Every week the Stereogum staff chooses the five best new songs of the week (the eligibility period begins and ends Thursdays right before midnight). This week’s countdown is below, and you can listen to a playlist of all our 5 Best Songs on Spotify.
This week, we officially launched one of our most ambitious projects to date, a high water mark in Stereogum history: Nochella. Polls have opened for you, the faithful Stereogum readers, to decide which random festival we’ll be sending our intrepid writer Julia Gray to cover this year. Those polls close on Monday! This is your final reminder! Go vote, and then check out the week’s best songs below.
Lily Konigsberg and Matt Norman make wonderfully weird pop music that sounds like it was created by cartoon characters with a taste for the experimental. There’s something just off about it — not in the melodies and chord changes, which reveal a deep understanding of how to construct a song, but in production and performances that always come at you from odd angles (itself a marker of smart songwriting, come to think of it).
On “Unit And Bucket,” that manifests in a drum machine that sounds like it might fall apart at any moment, a gigantic funhouse keyboard riff that smothers everything in its wake, and gently cooed lyrics from Konigsberg about the impossible glory of falling in love. In under two minutes, the song whisks you into her blissful disbelief and then abruptly concludes with a kind of acceptance that’s difficult for pessimists: “I’m in love with you/ It’s just that way.” Not only is her happiness real, it begets more happiness every time we circle back to listen again. –Chris
In the context of Big Thief’s new album U.F.O.F., “Cattails” is a banger. Given, it is still a gentle acoustic rumination in the context of everything else. But while many of U.F.O.F.‘s songs patiently unspool and wander, “Cattails” rushes out. The song, appropriately enough, came to Adrianne Lenker quickly, in a burst over the course of a night. And there’s a kind of effervescence to it as a result, like Lenker and the band channeled that moment immediately, letting it spill out of them.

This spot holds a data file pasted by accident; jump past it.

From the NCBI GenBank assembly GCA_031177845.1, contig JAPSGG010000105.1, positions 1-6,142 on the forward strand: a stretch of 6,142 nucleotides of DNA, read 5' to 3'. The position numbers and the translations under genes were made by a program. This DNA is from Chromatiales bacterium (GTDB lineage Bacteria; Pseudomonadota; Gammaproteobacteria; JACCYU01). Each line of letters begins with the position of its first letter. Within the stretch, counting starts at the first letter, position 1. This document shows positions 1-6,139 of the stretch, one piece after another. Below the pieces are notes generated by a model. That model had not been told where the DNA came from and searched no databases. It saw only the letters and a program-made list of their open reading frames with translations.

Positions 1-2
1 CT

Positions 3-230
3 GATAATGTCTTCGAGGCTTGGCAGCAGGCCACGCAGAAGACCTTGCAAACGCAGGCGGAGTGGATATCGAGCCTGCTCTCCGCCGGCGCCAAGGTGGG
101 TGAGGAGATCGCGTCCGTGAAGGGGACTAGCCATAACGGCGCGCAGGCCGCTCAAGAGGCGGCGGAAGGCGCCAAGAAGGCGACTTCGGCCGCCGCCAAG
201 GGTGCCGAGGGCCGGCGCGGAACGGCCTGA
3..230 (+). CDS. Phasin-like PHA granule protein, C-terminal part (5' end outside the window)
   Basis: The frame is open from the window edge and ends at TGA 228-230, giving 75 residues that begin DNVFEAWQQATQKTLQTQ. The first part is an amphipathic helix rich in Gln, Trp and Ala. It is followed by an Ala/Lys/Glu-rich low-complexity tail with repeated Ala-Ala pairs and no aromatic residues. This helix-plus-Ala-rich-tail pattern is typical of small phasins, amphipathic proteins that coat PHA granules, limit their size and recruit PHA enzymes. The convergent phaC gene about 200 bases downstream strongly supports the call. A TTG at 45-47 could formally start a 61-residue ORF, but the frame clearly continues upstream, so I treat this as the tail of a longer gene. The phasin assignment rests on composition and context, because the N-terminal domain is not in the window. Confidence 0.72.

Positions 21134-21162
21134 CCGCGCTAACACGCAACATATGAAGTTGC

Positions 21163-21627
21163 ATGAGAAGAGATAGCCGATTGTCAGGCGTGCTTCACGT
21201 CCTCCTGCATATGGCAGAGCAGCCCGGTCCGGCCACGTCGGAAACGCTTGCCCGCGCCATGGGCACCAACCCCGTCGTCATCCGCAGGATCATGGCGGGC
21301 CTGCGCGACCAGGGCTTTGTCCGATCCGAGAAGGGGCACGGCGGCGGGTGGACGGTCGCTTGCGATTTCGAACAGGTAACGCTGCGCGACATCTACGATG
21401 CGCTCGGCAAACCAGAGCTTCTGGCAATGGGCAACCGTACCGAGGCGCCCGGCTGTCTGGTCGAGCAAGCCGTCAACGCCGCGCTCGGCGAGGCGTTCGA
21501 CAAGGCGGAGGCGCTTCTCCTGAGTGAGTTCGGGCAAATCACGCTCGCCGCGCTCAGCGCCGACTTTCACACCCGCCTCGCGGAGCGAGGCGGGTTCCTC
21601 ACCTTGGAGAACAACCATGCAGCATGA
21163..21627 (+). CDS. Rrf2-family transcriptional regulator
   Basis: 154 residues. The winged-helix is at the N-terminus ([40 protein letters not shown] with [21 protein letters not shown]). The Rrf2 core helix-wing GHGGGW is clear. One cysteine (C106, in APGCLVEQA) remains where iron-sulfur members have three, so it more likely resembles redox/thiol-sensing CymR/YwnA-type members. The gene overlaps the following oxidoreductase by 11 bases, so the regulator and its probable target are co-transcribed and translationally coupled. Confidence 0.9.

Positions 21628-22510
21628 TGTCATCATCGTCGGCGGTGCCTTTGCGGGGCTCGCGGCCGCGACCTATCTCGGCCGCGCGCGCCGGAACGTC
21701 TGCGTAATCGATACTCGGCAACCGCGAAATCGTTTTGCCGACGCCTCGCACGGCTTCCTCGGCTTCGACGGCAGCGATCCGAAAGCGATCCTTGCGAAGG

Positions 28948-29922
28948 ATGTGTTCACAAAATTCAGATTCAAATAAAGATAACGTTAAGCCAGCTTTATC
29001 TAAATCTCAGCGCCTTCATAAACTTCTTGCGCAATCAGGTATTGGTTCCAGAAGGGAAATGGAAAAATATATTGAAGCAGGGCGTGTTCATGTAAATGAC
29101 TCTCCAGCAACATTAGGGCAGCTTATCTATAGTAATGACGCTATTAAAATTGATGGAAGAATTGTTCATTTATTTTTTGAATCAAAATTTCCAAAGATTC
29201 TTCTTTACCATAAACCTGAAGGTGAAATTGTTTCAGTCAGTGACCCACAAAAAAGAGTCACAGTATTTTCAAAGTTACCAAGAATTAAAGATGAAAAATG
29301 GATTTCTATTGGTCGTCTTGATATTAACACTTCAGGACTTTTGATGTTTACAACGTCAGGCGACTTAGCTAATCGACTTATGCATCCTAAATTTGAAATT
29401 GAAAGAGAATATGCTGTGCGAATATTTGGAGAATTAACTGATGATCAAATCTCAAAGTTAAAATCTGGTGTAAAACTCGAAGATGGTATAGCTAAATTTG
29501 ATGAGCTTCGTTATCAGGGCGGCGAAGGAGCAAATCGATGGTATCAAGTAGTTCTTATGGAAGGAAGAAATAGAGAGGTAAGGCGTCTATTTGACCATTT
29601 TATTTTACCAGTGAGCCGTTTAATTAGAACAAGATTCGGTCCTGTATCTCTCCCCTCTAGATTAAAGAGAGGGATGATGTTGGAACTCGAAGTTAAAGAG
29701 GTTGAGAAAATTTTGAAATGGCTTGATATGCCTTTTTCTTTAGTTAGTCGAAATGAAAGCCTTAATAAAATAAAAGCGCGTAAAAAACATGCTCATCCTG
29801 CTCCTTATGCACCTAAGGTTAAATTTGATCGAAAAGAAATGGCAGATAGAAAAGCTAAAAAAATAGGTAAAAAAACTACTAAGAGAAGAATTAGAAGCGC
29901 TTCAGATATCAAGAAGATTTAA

“Cattails” is easily one of the catchiest songs to come from Big Thief — the kind of thing that’ll be stuck in your head upon waking up, morning after morning — but the directness doesn’t diminish the mystical qualities of U.F.O.F.. The song has a circular, ambling feel, tumbling and intensifying ever so slightly as it continues. It sounds like Lenker casting a spell. And once that washes over you, it leaves you with all kinds of images, bright and hopeful. If its predecessor “U.F.O.F.” was an enigmatic piece, burrowing deeper into strange places, “Cattails” is an answer that opens things back up, the soundtrack for cresting a hill at daybreak and considering the new day ahead. –Ryan
When the Stereogum staff first heard Hatchie’s forthcoming debut Keepsake, one of my coworkers said that many of the songs felt custom-built to soundtrack prom montages from an ’80s or ’90s coming-of-age movie. And when the “Stay With Me” video dropped earlier this week, it was clear Hariette Pillbeam has a good understanding of her aesthetic. A simple but evocative clip, it takes place in a club, colors flashing across the room and reframing Pillbeam’s face. She’s alone in the center of the camera, surrounded by revelry but addressing someone who isn’t there. There’s something perfect about it, and not just because it makes you realize “Stay With Me” has a more subtly dance-oriented beat than many of Hatchie’s other songs. It’s perfect because it reflects that mixture of euphoria and longing that characterizes “Stay With Me” and so much of Hatchie’s work otherwise.